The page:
The Pentagon announced that the U.S. on Tuesday tested for the first time its intercontinental ballistic missile defense system, a system designed to foil the types of missiles Kim Jong-un and North Korea have been looking to develop.
According to Reuters, the Ground-based Midcourse Defense (GMD) interceptor test took place today at Vandenberg Air Force Base in California.
The test was a success.
“We improve and learn from each test, regardless of the outcome. That’s the reason we conduct them,” Pentagon spokesman Captain Jeff Davis said Tuesday. “The system that we test today is a developmental system that’s being flown for the first time and we look forward to understanding the results so we continue to mature the system and stay ahead of the threat.”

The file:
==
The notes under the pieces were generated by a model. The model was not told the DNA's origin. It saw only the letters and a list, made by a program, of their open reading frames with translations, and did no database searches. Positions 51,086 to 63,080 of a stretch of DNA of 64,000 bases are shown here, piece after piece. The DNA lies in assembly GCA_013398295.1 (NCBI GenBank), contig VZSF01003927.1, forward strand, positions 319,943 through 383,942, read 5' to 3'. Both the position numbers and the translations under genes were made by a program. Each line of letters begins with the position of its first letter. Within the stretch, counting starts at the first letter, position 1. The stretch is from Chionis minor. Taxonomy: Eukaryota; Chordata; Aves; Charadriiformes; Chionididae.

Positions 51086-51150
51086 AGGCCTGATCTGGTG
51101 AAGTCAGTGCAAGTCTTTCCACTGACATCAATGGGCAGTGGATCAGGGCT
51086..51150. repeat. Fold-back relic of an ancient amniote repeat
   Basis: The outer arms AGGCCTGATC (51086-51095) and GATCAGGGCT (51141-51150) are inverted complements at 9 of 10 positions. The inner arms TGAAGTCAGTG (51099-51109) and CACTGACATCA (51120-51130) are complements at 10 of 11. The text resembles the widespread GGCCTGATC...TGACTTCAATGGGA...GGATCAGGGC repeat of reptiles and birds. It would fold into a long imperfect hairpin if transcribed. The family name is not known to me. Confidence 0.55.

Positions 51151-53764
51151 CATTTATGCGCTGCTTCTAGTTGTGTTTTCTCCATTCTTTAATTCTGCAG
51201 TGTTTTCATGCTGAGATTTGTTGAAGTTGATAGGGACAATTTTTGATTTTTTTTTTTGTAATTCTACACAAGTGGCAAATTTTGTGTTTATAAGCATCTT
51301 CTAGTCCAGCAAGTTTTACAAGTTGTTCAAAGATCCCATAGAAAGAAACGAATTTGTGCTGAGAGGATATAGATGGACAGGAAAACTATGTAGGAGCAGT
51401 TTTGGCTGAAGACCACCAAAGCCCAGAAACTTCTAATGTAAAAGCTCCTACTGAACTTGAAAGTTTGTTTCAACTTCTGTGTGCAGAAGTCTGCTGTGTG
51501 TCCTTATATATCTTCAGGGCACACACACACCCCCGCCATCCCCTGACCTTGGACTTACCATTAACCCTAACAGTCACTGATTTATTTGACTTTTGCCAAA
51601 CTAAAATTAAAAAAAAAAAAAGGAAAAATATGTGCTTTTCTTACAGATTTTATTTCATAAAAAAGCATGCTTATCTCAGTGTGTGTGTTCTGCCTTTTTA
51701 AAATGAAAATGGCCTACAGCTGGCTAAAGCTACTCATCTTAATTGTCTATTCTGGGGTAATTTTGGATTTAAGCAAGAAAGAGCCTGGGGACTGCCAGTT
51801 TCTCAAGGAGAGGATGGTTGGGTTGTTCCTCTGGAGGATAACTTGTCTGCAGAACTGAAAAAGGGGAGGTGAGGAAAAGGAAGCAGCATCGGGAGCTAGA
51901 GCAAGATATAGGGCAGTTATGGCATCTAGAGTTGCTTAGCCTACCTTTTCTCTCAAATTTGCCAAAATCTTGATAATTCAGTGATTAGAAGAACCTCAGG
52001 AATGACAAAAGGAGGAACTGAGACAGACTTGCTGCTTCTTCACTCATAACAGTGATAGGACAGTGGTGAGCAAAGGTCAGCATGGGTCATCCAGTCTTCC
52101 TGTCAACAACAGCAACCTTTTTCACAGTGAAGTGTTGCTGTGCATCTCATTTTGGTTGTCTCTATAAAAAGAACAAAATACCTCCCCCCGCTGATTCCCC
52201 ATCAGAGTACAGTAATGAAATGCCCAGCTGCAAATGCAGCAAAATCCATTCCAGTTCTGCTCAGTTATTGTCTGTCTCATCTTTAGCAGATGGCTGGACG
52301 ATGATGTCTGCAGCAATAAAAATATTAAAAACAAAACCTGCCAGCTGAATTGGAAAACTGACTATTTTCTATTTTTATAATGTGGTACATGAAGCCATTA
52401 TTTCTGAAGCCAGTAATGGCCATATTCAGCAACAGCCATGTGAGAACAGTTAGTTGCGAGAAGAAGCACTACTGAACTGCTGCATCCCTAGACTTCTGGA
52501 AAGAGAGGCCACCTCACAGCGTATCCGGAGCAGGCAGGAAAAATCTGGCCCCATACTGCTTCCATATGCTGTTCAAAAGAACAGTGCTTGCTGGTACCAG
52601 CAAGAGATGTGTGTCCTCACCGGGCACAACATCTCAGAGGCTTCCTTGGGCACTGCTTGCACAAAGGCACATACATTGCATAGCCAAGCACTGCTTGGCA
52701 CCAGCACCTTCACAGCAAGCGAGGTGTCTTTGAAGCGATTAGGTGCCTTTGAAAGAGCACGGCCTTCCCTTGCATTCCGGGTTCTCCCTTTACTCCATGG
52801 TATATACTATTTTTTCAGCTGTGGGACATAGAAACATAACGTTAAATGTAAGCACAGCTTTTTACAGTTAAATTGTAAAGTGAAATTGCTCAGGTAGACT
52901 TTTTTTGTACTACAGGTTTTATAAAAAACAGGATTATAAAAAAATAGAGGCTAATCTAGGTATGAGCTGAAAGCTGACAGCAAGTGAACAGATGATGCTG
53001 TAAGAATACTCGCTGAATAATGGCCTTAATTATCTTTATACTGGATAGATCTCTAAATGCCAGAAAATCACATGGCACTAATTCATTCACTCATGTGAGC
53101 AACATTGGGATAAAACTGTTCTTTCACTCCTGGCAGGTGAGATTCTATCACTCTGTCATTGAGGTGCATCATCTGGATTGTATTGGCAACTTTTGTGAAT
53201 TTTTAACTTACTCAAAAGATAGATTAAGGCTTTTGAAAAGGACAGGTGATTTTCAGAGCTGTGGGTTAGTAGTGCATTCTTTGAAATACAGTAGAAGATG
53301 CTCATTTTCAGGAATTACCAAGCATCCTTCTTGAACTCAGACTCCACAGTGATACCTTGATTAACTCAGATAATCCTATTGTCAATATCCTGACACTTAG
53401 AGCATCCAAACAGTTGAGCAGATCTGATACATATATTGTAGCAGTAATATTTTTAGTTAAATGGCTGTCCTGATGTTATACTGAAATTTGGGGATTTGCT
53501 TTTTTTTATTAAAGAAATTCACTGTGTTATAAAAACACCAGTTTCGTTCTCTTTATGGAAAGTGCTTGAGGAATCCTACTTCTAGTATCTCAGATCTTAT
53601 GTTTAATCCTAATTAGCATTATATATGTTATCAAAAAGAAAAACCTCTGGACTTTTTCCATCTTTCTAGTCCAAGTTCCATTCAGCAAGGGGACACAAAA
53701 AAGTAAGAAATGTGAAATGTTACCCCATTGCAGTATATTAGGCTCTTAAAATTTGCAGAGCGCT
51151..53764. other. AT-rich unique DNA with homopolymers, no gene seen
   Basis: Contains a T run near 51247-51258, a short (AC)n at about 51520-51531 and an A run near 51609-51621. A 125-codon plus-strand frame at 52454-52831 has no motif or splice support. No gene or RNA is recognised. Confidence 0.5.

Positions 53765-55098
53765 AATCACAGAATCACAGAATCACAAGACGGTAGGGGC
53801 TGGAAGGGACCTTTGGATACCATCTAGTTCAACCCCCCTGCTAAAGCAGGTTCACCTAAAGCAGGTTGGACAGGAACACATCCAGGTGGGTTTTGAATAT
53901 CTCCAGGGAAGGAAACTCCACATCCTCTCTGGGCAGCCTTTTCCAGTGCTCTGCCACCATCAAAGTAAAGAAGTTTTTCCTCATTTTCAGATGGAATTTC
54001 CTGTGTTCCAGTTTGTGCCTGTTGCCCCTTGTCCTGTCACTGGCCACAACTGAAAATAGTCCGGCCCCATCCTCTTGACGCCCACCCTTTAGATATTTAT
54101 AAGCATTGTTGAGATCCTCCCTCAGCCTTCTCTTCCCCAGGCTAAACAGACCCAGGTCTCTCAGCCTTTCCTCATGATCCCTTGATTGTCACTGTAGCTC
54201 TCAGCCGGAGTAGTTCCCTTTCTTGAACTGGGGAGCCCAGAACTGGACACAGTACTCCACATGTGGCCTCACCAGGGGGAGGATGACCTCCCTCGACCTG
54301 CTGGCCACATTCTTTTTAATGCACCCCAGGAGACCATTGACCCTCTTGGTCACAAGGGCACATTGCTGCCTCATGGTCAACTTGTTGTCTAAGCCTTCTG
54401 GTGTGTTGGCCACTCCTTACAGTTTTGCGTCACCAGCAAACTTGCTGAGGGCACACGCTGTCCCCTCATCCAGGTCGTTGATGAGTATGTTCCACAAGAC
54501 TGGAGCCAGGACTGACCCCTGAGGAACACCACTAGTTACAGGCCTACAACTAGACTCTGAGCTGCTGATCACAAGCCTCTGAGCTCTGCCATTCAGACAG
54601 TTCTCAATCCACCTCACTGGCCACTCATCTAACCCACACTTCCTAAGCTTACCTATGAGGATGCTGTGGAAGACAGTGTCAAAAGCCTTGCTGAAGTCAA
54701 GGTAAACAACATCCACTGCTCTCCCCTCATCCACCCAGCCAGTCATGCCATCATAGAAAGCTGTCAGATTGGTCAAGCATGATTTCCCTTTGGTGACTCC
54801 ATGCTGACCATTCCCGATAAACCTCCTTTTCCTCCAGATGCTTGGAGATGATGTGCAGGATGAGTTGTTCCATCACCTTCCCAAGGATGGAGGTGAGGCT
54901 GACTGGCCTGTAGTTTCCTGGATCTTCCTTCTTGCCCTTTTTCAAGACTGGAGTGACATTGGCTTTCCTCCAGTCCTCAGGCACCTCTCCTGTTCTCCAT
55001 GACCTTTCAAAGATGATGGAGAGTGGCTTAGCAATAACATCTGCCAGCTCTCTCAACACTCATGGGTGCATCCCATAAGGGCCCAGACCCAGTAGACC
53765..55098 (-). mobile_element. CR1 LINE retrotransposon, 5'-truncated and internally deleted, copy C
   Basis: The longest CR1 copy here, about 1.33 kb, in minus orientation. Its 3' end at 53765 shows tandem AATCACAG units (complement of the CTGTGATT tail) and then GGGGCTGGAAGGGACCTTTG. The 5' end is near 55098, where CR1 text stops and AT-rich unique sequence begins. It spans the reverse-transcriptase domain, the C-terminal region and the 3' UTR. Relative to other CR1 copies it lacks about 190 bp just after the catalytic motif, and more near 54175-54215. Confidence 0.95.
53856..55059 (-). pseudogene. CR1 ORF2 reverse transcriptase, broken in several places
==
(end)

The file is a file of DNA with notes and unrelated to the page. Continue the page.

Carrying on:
While the test is said not to be just about North Korea, the timing indicates that it has everything to do with Kim Jong-un’s recent ballistic missile tests.
The most recent test launch over the weekend flew roughly 248 miles and landed within Japan’s exclusive economic zone, CNN reported.
Japanese Prime Minister Shinzo Abe responded to that test by promising “specific action.”
“As we agreed at the recent G7, the issue of North Korea is a top priority for the international community,” Abe said Monday. “Working with the United States, we will take specific action to deter North Korea.”
The Missile Defense Advocacy Alliance’s founder Riki Ellison told Reuters the defense test was North Korea-focused.
The test was done to “replicat[e] our ability to defend the United States of America from North Korea, today,” he said.
Reuters described the GMD’s effect as “hitting a bullet with a bullet,” though we’re talking about really big bullets.